What would / could you do?

A beautiful day on Jocassee. Saw more kayaks than I’ve ever seen there.
The boys wanted to go to Wright’s Creek Falls, one of the prettiest on the lake.
When we got there, the access was all but completely blocked by 3 large boats .
They had music blasting to the point where you couldn’t hear the falls from 15’ away.
Lots of alcohol being consumed but it still looked like a family outing.
We were able to squeeze by but several power boats wanted to look and couldn’t get close.
This is the second time I’ve seen this . The other was a party barge parked lengthwise across the access, same scenario.
Resource hogs. the DNR has authority on the lake but I doubt there is a noise ordinance. Not that I’ve seen a warden there in years.

I suppose one could blast them with an air horn a few times. Might try to advise the authorities of the access abuse.

Try arriving right at (or before) dawn. Leave well before noon.

Try to use it as a teaching moment for “the boys” so they see how a lack of courtesy and respect affects others.

Also, is open alcohol on the boats legal? Pretty sure that wouldn’t fly here. You could tip off the local authorities using a cell phone - but don’t make it obvious it was you.

Buzzed boating is the same as buzzed driving. Illegal. A call to local DNR or marine patrol when your’e away from the area would put them on notice there’s a problem. Sparky’s suggestion of getting there early in the morning is a good one, as most “recreational” activity doesn’t start until late morning/early afternoon - here in the Great Lakes area boaters aren’t morning people (except for fishermen). Maybe it’s different there.

Cell phone also have cameras.

We call those “sand bars” . They are known party locations to be avoided on week ends, holidays, and after 10am. Party people don’t get up early. I’d go somewhere else. You could tell the wardens about the sand bar location. They likely already know or just don’t have the resources.
Life’s to short to butt heads with butt-heads.

I would have gotten HINs or other identifying info, paddled away, and then called authorities. Blocking access and open consumption of alcohol (possibly BUI) should get their attention. Hopefully, some other paddlers in the crowds called, but maybe they thought someone else would do it.

That kind of scene actually highlights one good aspect of AIS inspection requirements. Here, powerboats and jet skis MUST have their vessel inspected before they can
proceed to the boat ramp. When an inspector is not present, the ramp access is closed.

I told the boys as we were leaving that the next time we would be there early. It is a fact that the party crowd are not early risers.

If you don’t like what you see happening now; wait another 5 years.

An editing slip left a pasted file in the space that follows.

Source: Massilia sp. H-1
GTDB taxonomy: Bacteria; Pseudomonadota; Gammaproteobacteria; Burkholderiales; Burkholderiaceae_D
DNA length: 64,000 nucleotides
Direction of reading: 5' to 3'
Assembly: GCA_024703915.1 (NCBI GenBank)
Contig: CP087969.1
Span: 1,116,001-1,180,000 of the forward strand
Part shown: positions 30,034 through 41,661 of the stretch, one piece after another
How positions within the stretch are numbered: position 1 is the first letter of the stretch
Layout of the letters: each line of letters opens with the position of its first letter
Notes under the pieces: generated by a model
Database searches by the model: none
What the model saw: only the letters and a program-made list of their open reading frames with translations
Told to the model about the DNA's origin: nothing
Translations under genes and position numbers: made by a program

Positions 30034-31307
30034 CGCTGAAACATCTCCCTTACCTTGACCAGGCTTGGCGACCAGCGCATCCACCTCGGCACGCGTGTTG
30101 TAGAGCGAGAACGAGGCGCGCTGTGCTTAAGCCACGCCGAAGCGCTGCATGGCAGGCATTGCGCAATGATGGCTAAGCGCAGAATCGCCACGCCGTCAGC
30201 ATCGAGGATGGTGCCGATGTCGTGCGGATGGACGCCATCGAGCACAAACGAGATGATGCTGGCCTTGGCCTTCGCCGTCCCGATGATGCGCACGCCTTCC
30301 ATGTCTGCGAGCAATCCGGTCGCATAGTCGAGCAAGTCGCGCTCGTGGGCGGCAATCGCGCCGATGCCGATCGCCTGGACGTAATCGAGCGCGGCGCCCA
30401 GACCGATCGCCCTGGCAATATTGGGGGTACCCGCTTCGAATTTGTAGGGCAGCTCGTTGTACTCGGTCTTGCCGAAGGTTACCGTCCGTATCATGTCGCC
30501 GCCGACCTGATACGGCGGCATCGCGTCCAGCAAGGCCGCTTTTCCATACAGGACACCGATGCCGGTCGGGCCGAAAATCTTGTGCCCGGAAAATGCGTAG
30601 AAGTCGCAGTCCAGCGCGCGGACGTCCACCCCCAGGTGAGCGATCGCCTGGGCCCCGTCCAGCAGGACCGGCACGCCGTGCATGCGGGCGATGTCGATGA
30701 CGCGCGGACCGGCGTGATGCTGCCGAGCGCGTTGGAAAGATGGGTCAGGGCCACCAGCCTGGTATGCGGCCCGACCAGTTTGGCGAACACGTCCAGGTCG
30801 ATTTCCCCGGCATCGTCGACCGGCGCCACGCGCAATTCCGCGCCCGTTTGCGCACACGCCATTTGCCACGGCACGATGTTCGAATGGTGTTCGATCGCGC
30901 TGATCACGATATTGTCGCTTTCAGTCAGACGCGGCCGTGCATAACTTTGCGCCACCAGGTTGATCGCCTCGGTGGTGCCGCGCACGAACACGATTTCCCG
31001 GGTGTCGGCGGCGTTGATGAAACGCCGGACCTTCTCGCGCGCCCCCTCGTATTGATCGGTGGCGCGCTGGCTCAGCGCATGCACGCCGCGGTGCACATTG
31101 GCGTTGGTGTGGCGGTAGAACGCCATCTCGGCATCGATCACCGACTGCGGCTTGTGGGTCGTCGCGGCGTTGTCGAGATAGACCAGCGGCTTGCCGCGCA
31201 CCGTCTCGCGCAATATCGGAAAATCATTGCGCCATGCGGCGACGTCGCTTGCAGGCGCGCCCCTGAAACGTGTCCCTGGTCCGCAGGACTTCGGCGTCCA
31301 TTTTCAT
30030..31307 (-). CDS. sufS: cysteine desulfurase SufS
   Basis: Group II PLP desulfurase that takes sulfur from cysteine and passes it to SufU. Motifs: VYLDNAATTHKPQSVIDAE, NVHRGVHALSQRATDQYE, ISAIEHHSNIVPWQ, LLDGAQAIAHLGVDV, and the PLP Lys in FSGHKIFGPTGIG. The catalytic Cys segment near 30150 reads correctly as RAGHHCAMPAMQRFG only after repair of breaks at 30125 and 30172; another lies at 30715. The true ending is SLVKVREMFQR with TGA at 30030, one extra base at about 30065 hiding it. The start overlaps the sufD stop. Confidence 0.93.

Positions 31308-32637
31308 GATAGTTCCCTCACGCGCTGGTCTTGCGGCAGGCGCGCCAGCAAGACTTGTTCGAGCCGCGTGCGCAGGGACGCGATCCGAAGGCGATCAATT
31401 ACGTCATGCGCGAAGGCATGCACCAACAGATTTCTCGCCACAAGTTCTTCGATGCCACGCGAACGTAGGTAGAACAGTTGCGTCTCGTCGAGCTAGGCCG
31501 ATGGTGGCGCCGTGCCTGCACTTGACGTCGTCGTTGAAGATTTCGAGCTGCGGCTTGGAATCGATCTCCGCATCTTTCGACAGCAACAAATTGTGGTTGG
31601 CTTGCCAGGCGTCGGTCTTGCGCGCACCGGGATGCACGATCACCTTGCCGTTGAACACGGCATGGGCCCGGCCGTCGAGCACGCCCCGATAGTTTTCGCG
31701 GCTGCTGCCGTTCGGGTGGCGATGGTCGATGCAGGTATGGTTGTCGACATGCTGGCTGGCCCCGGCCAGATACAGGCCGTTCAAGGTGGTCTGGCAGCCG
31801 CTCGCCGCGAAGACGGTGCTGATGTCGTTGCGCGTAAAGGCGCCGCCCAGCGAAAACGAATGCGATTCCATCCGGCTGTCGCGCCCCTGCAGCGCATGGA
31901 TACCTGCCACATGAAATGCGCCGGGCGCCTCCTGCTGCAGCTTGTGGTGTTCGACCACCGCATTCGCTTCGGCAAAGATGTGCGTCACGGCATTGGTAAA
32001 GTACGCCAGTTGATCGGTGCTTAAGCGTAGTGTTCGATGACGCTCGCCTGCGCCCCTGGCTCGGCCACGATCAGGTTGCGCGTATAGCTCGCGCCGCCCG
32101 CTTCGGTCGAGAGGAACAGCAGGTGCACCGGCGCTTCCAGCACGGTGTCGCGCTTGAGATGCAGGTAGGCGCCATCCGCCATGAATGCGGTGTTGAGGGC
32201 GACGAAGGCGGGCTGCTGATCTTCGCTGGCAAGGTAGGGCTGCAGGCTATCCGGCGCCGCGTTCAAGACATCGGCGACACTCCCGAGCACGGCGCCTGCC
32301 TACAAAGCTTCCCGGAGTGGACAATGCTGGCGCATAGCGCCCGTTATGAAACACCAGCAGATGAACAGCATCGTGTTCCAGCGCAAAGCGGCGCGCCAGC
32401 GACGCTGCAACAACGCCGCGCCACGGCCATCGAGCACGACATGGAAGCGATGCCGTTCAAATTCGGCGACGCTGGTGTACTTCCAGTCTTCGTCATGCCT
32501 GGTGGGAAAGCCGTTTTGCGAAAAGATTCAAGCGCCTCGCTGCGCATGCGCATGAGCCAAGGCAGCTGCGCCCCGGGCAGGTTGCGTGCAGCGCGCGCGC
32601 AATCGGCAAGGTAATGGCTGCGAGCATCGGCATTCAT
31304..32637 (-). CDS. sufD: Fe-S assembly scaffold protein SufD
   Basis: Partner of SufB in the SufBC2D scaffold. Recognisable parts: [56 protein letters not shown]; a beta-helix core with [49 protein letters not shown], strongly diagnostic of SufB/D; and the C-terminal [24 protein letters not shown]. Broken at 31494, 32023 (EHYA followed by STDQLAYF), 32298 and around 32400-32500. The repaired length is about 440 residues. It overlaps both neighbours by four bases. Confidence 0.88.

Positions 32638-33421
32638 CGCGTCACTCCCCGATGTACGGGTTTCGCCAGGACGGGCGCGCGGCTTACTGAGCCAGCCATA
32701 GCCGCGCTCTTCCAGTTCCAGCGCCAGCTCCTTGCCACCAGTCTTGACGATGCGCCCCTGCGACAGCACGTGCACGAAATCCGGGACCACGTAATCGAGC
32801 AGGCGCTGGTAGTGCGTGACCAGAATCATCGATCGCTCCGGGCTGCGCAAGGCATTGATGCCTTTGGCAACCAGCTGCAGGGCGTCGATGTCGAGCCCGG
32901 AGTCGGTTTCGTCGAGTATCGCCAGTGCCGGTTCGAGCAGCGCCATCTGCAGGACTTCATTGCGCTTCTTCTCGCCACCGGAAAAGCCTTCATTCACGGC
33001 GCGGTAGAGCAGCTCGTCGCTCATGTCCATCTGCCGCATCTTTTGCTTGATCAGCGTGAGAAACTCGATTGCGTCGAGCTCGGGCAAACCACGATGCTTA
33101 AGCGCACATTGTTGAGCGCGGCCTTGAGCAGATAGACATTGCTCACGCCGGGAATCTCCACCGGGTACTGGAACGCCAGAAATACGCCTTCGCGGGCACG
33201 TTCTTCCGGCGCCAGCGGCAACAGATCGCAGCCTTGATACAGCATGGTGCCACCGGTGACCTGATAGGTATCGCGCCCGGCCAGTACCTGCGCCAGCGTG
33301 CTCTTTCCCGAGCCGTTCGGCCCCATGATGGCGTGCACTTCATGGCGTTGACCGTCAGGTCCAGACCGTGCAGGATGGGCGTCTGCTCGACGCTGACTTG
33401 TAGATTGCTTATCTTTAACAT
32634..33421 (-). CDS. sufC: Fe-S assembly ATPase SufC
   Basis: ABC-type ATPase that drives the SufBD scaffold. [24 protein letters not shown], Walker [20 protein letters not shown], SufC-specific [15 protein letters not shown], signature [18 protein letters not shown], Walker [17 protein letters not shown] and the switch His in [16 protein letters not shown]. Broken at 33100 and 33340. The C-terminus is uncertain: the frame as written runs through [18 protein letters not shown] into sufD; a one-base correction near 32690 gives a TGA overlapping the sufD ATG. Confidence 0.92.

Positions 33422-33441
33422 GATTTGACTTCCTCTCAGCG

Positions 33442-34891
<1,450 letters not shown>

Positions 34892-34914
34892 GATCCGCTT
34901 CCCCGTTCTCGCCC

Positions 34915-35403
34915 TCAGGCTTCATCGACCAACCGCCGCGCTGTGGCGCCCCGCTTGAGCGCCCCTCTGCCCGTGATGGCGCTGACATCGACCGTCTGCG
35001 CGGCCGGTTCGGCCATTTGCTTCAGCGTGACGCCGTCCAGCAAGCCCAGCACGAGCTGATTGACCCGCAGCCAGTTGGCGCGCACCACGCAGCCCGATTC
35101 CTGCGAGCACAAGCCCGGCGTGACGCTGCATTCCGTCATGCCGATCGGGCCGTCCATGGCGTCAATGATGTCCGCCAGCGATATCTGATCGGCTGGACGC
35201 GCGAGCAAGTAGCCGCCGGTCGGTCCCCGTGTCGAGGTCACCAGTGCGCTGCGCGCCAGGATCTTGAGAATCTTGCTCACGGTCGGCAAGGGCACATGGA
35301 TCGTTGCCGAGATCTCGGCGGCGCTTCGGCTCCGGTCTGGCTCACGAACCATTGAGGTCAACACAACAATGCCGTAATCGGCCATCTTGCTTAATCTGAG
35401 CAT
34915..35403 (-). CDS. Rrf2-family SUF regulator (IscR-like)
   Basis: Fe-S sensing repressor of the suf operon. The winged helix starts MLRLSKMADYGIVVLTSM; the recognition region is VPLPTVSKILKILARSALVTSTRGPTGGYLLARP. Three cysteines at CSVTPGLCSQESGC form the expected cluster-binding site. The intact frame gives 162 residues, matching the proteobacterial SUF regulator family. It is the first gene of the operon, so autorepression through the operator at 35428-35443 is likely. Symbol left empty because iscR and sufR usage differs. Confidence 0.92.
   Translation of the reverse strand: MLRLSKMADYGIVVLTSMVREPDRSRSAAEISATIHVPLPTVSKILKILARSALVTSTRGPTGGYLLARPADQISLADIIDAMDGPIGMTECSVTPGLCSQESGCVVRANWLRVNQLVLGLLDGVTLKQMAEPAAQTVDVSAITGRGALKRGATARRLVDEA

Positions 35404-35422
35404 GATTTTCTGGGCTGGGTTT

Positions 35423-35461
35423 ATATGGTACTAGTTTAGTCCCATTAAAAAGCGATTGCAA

It will be worse; it gets worse every year.

You encountered some of the “special people”.
The “special people” don’t believe that rules or regulations apply to them.
Rules and regulations were made for the chumps; not “special people”.
Common sense and common courtesy; the “special people” don’t use those things. Common sense and common courtesy is for the chumps. You are complaining; therefore you are a chump, NOT a special person.

The “special people” have this kind of mentality: Shut up, and get out of my way. I’ll take as long as I damn well please to do whatever pleases me. If that’s a problem for anybody; they can kiss my “special” ass. They don’t exist in my “special” world.

Law enforcement is woefully understaffed; even if they weren’t, they mean little to nothing to the “special people”. The “special people”, do what pleases them, unless law enforcement are standing within sight & hearing.
I’ve seen special people (the truly stupid ones) argue with police, and park rangers to the point that they get arrested.

The “special people” are most often drunk (or stoned) when seen on lakes, rivers, or in campgrounds. They leave a wake of trash wherever they go. They are most often the loudest, most verbally crude, and are most often the ones with the boom box set on volume 11.
If not near drunk, drunk, or totally wasted; they aren’t having any fun.

Think they’re going to change? If you do; you are so very naïve…
It is so bad on the rivers in our area; I refuse to go canoeing on weekend.

What I’d like for the “special people” to do: stay home, sit in their back yard in a kiddy pool, and drink until they pass out, (preferably face down), in their kiddy pool. Hopefully they’d drown…

Their eulogy will surely include some comments about what a “special person” they were…


Great post, bob!

The specials are in all facets of life. Special parking scofflaws, special thieves, special phoner/texter/drivers, special smoke-anywhere-potheads, special doggists, special dumpers…the full gamut from small to large transgressions of both decent behavior and laws.

Plain and simple: I’d take sabre in hand and board 'em. Set fire to the engines, scuttle the lot. Confiscate all their rum, then sell all captives into the slave trade…Then I’d go to Denny’s and order a grand slam breakfast…Aaarrr…

Did none of that but stopped at Aunt Sue’s on the way home. A Reuben almost too big to eat, home made chips and a couple of quarts of sweet tea.

@string said:
I told the boys as we were leaving that the next time we would be there early. It is a fact that the party crowd are not early risers.

It’s probably because they go back to a camp site and talk loudly until 2:00 am.

Chat with SP officials, or better yet DNR to describe situation and their recommended course of action by you a recreational boater. I know you always set a fine example of courtesy and decorum which often acquiesces to the rude and belligerent. DNR would be happy to conduct a safety check of any vessel